4. New compensation models may discourage physicians from selling.
Owning a practice, like any other business, comes with an inherent balance of risk and reward. For many physicians, selling a practice means giving up some of the risk in exchange for a guaranteed, but possibly reduced, long-term reward.
“In the past, hospitals have been able to say, ‘we’ll take some of the risk off you in exchange for you becoming an employee,’” says Mathias. “The more we move away from fixed compensation, the more you lose one of the key selling points of the hospital acquisition arrangement.”
5. Some practices may become motivated sellers.
The shutdowns, postponement of elective surgeries, and the simple reluctance of patients to enter medical facilities during the pandemic resulted in tremendous financial distress for practices across the country. In addition to the loss of 2020 revenues, many physicians have taken PPP loans and other forms of financing to see them through this crisis, which may impact their financial stability for months or years to come.
In addition to these obvious financial challenges, practices may encounter new post-COVID regulations that could further impact their bottom line. For example, a push toward telehealth — which has seen an explosion of adoption during COVID-19 — may dramatically lower anticipated revenues from routine and non-emergency visits.
This “perfect storm” of increased debt, declining revenue and continued uncertainty may encourage those practices on the edge of profitability to sell.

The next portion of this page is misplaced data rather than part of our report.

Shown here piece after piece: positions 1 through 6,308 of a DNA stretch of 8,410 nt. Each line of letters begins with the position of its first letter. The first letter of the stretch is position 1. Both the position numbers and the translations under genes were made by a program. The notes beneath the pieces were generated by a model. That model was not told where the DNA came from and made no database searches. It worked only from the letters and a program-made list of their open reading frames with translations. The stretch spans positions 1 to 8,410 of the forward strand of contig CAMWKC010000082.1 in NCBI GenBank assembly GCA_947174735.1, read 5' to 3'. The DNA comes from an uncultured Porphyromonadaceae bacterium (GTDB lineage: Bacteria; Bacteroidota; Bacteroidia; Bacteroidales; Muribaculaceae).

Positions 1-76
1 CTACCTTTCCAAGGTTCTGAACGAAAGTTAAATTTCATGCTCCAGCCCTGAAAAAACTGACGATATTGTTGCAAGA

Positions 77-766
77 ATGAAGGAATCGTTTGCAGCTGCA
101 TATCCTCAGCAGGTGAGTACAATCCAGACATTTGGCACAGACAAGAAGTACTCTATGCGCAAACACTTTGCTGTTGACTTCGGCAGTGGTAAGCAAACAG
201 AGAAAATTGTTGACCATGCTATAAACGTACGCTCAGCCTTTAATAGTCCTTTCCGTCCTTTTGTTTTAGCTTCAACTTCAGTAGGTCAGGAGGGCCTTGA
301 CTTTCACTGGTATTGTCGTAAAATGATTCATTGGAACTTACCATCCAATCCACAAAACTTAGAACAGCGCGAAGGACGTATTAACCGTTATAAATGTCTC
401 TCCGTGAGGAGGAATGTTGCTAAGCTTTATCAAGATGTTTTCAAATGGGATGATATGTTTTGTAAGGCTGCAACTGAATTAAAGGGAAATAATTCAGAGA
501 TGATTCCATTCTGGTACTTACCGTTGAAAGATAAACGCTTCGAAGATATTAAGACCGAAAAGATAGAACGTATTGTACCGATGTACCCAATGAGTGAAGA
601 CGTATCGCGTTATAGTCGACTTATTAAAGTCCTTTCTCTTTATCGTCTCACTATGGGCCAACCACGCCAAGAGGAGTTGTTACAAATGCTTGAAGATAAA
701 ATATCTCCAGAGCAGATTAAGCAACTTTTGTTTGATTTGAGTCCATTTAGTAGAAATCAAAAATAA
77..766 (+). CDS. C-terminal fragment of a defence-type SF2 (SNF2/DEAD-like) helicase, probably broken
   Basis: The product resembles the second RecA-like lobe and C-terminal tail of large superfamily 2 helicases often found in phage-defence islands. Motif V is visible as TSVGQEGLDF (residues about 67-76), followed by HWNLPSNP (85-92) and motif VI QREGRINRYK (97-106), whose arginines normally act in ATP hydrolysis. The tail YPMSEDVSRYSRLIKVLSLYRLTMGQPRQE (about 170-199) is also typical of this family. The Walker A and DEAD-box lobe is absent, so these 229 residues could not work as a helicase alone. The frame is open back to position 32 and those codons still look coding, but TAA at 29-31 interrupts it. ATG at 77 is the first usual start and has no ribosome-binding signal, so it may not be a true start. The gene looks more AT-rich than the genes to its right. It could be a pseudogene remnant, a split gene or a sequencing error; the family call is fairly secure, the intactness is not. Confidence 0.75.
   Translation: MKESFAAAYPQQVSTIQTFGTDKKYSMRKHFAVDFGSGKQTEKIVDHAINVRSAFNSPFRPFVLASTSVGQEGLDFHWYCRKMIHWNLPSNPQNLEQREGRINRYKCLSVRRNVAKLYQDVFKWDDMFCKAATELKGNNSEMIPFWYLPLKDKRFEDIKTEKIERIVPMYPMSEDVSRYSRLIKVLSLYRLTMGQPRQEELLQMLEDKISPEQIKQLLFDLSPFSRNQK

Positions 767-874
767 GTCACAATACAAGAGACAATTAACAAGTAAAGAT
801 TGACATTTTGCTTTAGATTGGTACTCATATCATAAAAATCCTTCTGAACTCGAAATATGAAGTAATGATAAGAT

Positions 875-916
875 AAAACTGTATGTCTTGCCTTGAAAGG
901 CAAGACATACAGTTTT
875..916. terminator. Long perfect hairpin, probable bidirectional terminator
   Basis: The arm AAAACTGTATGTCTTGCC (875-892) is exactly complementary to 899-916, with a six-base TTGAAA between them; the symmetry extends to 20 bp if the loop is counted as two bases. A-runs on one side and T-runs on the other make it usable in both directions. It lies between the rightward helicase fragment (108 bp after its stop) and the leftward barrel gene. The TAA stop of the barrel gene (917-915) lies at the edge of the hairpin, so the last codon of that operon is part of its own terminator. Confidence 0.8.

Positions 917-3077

6. New players will enter the field.
While uncertainty is a bad thing for a practice, it can be a powerful draw for investors. The uncertainty that exists as we enter the post-COVID era may draw new players into physician acquisition.
First and foremost, the slowdown in-office visits and the freezing of elective surgeries has left insurers flush with cash. As we exit the pandemic, insurers may evaluate new business models in which practice acquisition or investing in practices could play a key role. Likewise, private equity firms and healthcare-related organizations such as telehealth companies may also begin to explore the possible benefits of practice acquisition.
“It will have a tremendous impact on where physicians send their patients,” says Mathias, “when they’re owned by an insurance company or a hospital.”
7. Telehealth will only expand.
The pandemic has also delivered a few certainties to the market. One of the clearest: telehealth is here to stay. Adoption models that showed it gaining acceptance over the next decade have been dramatically expedited. Today, about 50% of physicians are now treating patients using telehealth.
Even consumers who have not yet used telehealth services have begun to handle business meetings, seminars, school lessons and even family reunions over virtual meeting apps such as Zoom and Microsoft Teams. As more and more people get used to meeting, conferring and visiting virtually, telehealth will become an accepted — and possibly preferred — means of seeing a doctor. The impact this will have on practice profitability, staffing, costs and overhead is one of the biggest uncertainties going forward, and will no doubt impact the valuation and acquisition of physician practices in years to come.
To hear more about Bill Mathias’ thoughts on physician compensation and practice acquisition, download or stream our recent podcast here.